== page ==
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Robert Schumann--Poet.

BY FREDERIC DEAN.

There is an ivy-covered stone in a graveyard at Bonn that has a potent attraction for the musical pilgrim. Push aside the luxuriant vine and spell the name of the lodger beneath—a name that stands for the poetic element in modern music—Robert Schumann.

Poetic, Schumann ever was. Poetic by nature and by culture. Poetic in his work both as composer and as criticiser of the works of others. Poetic in his every thought—every idea. And this poetic spirit he infused into the music of his time, and cultivated it wherever and in whomsoever he found it. And it is for this that I have called him “Robert Schumann—Poet,” and it is as poet that I shall here regard him.

The oft-told story of his boyish fit of somnambulism— how, at midnight and in a dream, he had stolen down to the old piano and played a series of chords, weeping bitterly the while, is as good a key to his after life as any, picturing, as it does, the art intoxication with which he was ever possessed.

And, when in Vienna, Schumann found two treasures which he carried home in triumph—a blotted page of Schubert’s manuscript and a rusty steel pen. The pen was found on Beethoven’s grave, and was afterward used by Schumann in writing some of his most beautiful songs. The blotted score served as an ever-present source of inspiration to his poetic mind.

Take the well-known case of his mass. Schumann was a Protestant, yet in this mass he goes out of his way to write for an offertory a hymn to the Virgin Mary, not from any feeling of adoration for Mary, but simply because of the poetic mediaeval idea of “the Blessed Virgin.”

Art invariably attracted him. It was in a state of art intoxication that he lived. It was from art intoxication that he died.

The two sides of Schumann’s life-work must be studied together. He is not complete as composer, but must be known as the criticiser of the compositions of others as well. And it is well to remember that it was the regular routine work that he was compelled to do upon his paper that roused him from his “dreams at the piano” and made him the Schumann that we know. To a youth, shy and sentimental, with independent means and a fondness for Jean Paul and his ilk, this imperative, regular, critical and editorial work that was forced upon him by reason of his position of editor of a revolutionary musical weekly, proved to be the best possible tonic. He was roused from his poetic stupor and forced to become a leader in the most radical of parties.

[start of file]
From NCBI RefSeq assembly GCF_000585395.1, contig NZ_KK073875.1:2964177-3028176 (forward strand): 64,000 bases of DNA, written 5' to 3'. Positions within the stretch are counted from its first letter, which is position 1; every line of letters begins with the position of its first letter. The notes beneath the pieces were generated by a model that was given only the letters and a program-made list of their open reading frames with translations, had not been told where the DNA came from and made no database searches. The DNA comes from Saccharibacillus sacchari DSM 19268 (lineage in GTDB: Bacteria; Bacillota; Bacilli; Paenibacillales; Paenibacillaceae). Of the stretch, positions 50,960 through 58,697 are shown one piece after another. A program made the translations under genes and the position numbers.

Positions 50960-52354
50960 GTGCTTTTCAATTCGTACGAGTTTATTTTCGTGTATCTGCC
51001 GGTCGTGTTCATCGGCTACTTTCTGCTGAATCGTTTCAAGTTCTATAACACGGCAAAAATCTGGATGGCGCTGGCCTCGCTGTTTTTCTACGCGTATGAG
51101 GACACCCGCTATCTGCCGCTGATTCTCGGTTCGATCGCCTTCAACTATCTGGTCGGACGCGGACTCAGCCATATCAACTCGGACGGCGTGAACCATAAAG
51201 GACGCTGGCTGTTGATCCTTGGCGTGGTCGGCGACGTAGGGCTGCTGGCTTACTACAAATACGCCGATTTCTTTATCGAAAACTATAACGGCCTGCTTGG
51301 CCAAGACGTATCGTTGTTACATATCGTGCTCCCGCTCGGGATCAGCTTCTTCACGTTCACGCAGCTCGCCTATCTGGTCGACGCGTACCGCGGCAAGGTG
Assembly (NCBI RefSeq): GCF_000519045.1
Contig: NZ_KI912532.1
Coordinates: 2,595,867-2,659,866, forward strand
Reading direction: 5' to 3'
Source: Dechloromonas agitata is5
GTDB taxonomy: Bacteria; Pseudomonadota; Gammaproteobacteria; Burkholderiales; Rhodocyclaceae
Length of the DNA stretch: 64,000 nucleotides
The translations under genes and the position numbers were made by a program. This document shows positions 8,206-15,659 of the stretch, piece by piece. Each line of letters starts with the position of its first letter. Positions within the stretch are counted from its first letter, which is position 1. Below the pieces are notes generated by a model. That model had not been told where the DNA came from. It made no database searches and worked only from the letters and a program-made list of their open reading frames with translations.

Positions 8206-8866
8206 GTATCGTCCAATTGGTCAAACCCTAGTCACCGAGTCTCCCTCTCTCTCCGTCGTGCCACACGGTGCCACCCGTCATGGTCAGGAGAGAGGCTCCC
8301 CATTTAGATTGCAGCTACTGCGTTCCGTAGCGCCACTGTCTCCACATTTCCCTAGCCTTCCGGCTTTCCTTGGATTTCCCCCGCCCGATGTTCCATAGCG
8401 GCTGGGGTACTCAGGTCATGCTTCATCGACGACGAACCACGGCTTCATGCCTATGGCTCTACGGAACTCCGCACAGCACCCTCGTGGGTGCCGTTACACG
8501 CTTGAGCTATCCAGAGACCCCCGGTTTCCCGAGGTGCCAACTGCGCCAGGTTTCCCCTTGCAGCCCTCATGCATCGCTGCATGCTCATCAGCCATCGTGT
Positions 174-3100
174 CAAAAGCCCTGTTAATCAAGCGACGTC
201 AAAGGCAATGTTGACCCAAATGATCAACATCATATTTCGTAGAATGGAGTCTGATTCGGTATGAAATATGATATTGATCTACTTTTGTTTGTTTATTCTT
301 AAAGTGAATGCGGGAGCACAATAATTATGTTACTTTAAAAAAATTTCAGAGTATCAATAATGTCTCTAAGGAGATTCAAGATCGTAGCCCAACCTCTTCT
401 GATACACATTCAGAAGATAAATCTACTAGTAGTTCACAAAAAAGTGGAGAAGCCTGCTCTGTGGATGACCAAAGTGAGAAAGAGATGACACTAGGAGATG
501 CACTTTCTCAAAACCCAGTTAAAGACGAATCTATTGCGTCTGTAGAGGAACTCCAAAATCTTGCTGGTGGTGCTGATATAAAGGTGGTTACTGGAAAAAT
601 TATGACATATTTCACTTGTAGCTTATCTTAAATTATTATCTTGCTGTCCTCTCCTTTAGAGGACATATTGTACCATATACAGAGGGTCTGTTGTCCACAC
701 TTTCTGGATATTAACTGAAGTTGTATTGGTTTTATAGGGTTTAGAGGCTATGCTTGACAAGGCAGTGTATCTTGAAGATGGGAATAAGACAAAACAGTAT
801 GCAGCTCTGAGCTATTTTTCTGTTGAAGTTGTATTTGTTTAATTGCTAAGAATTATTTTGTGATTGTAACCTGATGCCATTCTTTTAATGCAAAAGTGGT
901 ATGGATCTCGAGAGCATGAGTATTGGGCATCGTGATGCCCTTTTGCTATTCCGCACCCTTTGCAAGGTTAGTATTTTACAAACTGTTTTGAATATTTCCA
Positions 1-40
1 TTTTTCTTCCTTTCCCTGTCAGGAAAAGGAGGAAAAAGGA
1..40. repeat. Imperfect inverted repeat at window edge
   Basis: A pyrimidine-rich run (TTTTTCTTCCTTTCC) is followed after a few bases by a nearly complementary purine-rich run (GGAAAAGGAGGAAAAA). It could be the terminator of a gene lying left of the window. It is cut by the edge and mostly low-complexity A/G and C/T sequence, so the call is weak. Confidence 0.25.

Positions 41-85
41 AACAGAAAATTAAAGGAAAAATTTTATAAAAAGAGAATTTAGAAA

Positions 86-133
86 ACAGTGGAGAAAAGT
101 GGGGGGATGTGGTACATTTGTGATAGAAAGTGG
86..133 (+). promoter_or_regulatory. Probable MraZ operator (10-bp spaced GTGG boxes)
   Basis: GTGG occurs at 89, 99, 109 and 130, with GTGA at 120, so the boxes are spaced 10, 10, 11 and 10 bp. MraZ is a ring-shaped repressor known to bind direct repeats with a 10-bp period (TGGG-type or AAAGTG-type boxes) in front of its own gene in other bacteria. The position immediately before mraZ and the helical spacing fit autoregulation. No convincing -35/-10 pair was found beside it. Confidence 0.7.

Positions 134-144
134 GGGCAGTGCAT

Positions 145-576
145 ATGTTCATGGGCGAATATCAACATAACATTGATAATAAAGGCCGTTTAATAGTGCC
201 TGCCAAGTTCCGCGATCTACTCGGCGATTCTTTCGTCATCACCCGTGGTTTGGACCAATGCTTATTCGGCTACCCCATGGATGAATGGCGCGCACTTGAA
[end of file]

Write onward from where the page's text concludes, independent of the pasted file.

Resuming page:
On the third of April, 1824, a new journal appeared with this preliminary notice:—

“The day of reciprocal compliments is gradually dying out. The critic who does not attack what is bad is but a half-hearted supporter of what is good.”

And with this banner nailed at their mast-head, young Schumann and his enthusiastic assistants sought to revolutionize the music world. The “honey-daubing” of the journals of the time was censured in unmistakable language. Music itself was not what it should be. The light, flippant measures of the time were criticised, and their composers were told to go back to the writers of the olden time, “since it is only at those pure sources that new beauties in art can be found.” But, after all, the chief idea of the new journal was to accelerate the coming of a new poetic era by the encouragement of what was best in the work of the younger writers of the day. And thus did this new critic and his fellows fulfill the requirements of their office. They tore down the bad and built up in its place and stead all that was really good, all that reflected the true beauty of the olden time, to which they ever pointed as the source of the good, the true, and the beautiful.

But even in this prosaic work of criticism Schumann must be the poet. And so he gathers about him an imaginary company and calls its members “Davidites,” and the mission of these “Davidites” is to wage unceasing war with the “Philistines.” The “Davidites”

were the believers in true and pure art. The “Philistines” were the shammers, the would-bes.

Now, in this literary work of Schumann’s there is this noticeable point:—

The work was not for the advancement of his own compositions, but for that of the best music of the time. Glück was a literary genius, but his pen was only used to prepare the world for his own revolutionary dramas. Richard Wagner was one of the most remarkable essayists of modern times, yet Richard Wagner’s essays were ever in the interests of Richard Wagner’s music. It is very true, as some one has recently remarked, that Schumann has somewhere said that “if the publisher were not afraid of the editor the world would never have heard of me.” But the end and aim of his paper was to forward the music of his time—the advancement of art. Nothing less would be compatible with his poetic reachings after the ideal.